Celebrate International Women's Day this March 8th by giving your political and financial support to the campaign to free Nestora Salgado, an indigenous feminist leader, naturalized U.S. citizen and political prisoner in Mexico. This holiday, initiated by socialist women over 100 years ago, is a time to honor the strength and courage of working-class women and their battles for equality and justice.
Nestora Salgado embodies the spirit of International Women's Day
For several years, Salgado divided her time between her home in Washington State and her impoverished hometown of Olinalá in Guerrero, Mexico. Witnessing growing violence, she got involved with a legal indigenous community police force that defended residents from violent criminal cartels and corrupt officials. Eventually, Nestora was elected as the coordinator. During her tenure, the crime rate dropped by 90%. In addition to putting a stop to murders and kidnappings, the community police addressed issues like domestic violence and countered attempts to force girls into prostitution.
In August 2013, Salgado was arrested on fabricated charges as part of a wider crackdown on the community self-defense movement. Held without a trial, she is in a maximum-security federal prison, in brutal conditions including solitary confinement 23-24 hours a day. As a woman leader, she has received especially harsh and sexist treatment; prison authorities told her it is because she "acts like a man."
Last year, a federal judge in Mexico ordered Salgado's release. State officials refused. This January, the interim governor of Guerrero urged the prosecutor to drop the charges. The prosecutor refused and there are reports that he is trying to scrape together new charges that could result in a 1,000 year prison sentence!
Salgado has become a symbol of growing resistance to state repression. Mass demonstrations in Mexico and elsewhere have connected the issues of Salgado, other political prisoners and government quelling of dissent. In September 2014, Mexico erupted in gigantic protests following the kidnapping and murder of 43 students at a teachers college in Ayotzinapa, Mexico. Nestora, who had collaborated with these students prior to her arrest, sent a message from prison to the demonstrators:
"…we must raise our voices and we must be heard now because if not now, then never. Do your best, muchachos, continue studying and preparing yourselves because we all know that the government wants us to remain ignorant and backward. That is why they promote and protect the criminals. That is why they harbor the drug dealers. Why? They want to keep los muchachos drugged and powerless. No, muchachos, recharge your batteries and let's show them that we are intelligent and that we can overcome."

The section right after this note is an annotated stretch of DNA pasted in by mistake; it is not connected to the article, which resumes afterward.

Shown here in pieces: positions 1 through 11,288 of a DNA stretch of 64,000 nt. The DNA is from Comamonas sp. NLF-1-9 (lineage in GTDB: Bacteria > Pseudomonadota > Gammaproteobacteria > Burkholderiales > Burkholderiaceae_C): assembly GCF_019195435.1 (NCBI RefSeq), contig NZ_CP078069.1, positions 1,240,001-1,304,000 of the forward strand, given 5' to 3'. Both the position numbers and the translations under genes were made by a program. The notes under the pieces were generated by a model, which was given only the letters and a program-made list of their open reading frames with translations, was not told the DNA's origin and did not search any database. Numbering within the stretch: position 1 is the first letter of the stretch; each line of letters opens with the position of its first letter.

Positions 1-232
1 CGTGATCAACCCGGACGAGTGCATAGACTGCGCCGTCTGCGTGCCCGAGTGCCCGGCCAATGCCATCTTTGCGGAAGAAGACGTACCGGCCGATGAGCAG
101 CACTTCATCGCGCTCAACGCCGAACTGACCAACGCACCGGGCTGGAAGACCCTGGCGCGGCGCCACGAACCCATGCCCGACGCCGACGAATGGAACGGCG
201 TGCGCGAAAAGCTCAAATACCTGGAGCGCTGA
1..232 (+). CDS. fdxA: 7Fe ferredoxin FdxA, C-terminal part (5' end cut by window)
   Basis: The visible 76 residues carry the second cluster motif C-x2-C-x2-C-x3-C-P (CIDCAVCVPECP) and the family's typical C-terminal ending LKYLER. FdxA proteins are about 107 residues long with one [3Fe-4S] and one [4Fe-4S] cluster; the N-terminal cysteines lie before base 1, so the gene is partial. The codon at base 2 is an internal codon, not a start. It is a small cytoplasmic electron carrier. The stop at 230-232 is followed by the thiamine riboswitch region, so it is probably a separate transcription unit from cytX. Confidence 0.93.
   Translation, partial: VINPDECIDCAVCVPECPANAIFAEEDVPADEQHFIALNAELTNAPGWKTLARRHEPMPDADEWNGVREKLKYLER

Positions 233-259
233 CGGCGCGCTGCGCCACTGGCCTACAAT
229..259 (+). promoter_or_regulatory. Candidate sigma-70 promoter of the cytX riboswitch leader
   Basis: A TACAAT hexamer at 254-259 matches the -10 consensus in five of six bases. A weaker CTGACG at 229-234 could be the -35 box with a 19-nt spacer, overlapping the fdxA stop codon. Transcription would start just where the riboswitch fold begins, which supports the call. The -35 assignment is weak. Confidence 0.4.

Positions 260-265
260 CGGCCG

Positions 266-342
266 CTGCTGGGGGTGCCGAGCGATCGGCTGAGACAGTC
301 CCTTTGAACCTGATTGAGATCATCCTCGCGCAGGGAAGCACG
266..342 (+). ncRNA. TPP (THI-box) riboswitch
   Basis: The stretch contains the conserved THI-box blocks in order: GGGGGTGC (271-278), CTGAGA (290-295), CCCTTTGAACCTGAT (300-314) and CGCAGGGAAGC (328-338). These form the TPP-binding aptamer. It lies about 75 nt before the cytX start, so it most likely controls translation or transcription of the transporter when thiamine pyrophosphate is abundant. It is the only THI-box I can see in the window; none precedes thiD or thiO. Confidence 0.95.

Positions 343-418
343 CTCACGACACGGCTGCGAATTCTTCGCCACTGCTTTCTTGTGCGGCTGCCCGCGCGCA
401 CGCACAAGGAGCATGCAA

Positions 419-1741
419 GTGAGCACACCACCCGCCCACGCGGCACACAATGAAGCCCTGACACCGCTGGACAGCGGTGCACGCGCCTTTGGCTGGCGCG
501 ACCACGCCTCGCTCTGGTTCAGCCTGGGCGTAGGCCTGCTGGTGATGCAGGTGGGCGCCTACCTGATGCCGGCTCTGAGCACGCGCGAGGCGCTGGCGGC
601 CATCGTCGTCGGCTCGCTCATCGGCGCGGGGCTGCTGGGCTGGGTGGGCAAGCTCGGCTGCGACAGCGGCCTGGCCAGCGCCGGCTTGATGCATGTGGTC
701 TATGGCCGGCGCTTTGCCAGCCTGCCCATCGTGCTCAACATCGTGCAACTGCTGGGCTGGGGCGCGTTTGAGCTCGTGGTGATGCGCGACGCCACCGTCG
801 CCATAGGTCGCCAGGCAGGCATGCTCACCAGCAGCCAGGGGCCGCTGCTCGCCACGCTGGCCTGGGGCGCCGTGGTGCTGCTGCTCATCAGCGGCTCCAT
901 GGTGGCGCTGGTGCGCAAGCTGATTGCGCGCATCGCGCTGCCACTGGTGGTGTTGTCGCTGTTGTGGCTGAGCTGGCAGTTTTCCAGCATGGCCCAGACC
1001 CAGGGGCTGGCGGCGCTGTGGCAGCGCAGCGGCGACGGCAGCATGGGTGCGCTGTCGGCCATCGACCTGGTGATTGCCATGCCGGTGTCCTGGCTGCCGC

The Libertad Para Nestora / Freedom for Nestora committee http://freenestora.org/, spearheaded by Nestora's family and with the participation of every Radical Women chapter, has connected the dots between military aid from the U.S. and stepped-up repression and government corruption in Mexico. Nestora's supporters have spoken out against police brutality in the U.S. and marched with the Black Lives Matter movement.
Now is a critical time to stand with Nestora
In February, the Inter-American Commission on Human Rights called on Mexico to act immediately to protect Nestora's "life and physical integrity." Denied medical attention, she suffers from severe neuropathy, kidney problems, and chronic pain, which have caused dramatic weight loss. The commission ordered the Mexican government to provide immediate and comprehensive medical treatment. Mexican law requires that the government abide by findings of the hemisphere's primary human rights monitor. This has forced the government into negotiations with Nestora's lawyers and family.
Your support right now can make a difference
--Contact Secretary of State John Kerry to urge the U.S. State Department to take action. The department has been nearly silent on the illegal imprisonment of Salgado, who is a naturalized U.S. citizen. Tell Kerry to demand that Nestora receive medical attention and to intervene to secure her immediate release. Write Secretary of State John Kerry, U.S. Department of State, 2201 C Street NW, Washington, D.C. 20520. Call 202-647-6575 Ext. 8 or send an email via the online form at http://www.state.gov/contact/.
-- Donate (http://freenestora.org/donate/) to the Libertad Para Nestora / Freedom for Nestora committee. The new negotiations are an exciting opening. But there are tremendous legal expenses. Lawyers from the International Human Rights Clinic at Seattle University School of Law are donating their time. But the family needs to raise $25,000 to pay for legal representation inside Mexico. Your contribution will also help expand the public pressure campaign. Every penny you give helps.
-- Endorse the international campaign to free Nestora. Join the more than 160 organizations and community leaders (http://freenestora.org/endorsers/) who have endorsed the call for Nestora's freedom. Send your endorsement and contact information to firstname.lastname@example.org.
Thank you for taking action. Together, we can build the fight to free this brave indigenous woman leader.